College of Liberal Arts & Social Sciences Theses and Dissertations

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Glissant, aesthetics, philosophy of history, decolonial thought, Caribbean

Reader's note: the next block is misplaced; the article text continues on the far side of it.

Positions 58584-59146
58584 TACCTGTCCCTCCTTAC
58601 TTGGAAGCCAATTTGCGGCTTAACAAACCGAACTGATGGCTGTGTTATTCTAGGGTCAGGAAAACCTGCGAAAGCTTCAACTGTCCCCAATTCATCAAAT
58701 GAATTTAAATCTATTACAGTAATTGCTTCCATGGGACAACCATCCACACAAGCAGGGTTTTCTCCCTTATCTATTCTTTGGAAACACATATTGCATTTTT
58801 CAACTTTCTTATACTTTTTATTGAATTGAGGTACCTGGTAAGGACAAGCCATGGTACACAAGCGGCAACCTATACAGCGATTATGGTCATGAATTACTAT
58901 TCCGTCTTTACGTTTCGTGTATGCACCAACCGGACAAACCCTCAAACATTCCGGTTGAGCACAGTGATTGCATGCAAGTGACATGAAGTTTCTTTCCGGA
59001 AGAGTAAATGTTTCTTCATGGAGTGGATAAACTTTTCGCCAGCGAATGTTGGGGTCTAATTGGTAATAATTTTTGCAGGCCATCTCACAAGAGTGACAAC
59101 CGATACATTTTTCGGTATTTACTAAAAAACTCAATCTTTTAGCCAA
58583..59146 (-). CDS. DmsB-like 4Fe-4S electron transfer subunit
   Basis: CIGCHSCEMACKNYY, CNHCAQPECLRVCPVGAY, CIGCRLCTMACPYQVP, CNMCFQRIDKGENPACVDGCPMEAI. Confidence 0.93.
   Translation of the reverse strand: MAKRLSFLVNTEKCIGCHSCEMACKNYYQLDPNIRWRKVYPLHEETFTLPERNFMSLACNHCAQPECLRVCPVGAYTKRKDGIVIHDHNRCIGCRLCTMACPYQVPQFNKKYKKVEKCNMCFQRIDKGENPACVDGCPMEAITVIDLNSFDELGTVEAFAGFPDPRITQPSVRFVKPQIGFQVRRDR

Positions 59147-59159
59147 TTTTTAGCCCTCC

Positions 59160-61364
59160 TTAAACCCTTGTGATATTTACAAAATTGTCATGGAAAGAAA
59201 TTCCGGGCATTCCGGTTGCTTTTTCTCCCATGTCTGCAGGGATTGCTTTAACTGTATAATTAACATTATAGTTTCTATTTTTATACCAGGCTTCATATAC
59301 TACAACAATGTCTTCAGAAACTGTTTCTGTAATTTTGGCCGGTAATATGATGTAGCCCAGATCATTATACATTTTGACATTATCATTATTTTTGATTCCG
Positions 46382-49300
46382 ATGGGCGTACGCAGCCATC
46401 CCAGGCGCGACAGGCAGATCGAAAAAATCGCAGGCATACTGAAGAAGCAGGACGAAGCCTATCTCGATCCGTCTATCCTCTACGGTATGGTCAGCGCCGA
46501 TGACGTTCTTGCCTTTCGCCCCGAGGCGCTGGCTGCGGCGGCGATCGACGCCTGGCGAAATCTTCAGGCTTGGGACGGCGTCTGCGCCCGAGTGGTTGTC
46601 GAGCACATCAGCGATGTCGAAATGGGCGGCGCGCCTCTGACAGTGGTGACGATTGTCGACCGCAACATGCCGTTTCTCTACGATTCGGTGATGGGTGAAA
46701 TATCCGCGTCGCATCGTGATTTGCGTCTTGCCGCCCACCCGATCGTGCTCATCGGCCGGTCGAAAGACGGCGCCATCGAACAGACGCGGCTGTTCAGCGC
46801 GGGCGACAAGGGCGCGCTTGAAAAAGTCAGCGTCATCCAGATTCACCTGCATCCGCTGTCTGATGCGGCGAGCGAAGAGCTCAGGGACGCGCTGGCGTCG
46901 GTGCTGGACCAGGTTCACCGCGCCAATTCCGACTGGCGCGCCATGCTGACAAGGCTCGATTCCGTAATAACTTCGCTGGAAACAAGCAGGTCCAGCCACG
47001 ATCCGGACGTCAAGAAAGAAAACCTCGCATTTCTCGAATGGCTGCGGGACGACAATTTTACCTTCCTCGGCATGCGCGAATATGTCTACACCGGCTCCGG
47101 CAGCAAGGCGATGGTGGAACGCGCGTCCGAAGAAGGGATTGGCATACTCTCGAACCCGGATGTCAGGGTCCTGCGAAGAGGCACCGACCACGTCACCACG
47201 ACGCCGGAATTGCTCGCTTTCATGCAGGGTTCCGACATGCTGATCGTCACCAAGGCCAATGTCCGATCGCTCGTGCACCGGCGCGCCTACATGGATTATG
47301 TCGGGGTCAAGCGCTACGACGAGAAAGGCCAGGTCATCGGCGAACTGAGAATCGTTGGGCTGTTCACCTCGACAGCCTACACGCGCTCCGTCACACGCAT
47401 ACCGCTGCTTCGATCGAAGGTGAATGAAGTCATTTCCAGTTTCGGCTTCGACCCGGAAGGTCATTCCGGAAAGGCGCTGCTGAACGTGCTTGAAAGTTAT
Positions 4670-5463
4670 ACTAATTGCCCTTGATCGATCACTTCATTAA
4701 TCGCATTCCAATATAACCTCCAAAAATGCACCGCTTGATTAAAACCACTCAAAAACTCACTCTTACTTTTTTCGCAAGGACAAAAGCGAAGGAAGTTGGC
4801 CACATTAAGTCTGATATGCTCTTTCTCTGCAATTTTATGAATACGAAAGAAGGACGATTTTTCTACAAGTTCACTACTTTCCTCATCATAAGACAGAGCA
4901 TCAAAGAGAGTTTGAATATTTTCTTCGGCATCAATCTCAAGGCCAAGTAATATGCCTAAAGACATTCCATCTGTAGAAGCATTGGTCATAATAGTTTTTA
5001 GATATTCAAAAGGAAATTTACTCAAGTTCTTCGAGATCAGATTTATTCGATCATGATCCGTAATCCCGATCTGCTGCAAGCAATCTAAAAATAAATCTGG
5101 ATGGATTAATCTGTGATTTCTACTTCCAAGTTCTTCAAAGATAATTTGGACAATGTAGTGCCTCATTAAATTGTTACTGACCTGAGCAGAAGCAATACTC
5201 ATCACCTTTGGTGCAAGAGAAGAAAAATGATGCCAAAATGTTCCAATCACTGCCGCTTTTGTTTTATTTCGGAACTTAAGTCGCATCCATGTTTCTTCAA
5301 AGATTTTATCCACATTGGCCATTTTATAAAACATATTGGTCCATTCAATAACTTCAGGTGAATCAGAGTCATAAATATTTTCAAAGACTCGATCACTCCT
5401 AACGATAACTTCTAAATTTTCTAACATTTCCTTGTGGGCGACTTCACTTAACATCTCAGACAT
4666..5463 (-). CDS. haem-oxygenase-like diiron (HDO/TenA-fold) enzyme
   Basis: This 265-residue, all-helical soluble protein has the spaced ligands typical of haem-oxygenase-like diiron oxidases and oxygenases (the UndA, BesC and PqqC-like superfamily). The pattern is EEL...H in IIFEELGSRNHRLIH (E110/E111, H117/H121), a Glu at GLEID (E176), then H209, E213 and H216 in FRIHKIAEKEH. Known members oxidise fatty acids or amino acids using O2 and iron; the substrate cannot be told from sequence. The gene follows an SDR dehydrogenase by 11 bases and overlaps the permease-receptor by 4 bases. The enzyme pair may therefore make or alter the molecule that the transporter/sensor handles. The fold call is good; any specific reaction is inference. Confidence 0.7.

This dissertation follows the possibilities of a specific form of Caribbean thought that arises out of the particularities of Antillean history: Édouard Glissant’s notions of antillanité and an archipelagic thought. By means of a critical analysis of one of the “beginnings” of the history of the Caribbean (the slave trade and in particular the Middle Passage), and the way in which they configure a paradoxical, abyssal experience, I show why it is imperative for Glissant to challenge a traditional account of history that he connects with a Western conception of temporality and spatiality. In this confrontation, Glissant’s philosophy of Caribbean history becomes not only a form of comprehension of the colonized present out of a disruptive, abyssal history, but also a possibility for its transformation, for decolonization. Such approach to history constitutes, according to Glissant, a poetic endeavor, and not a historical, disciplinary one.

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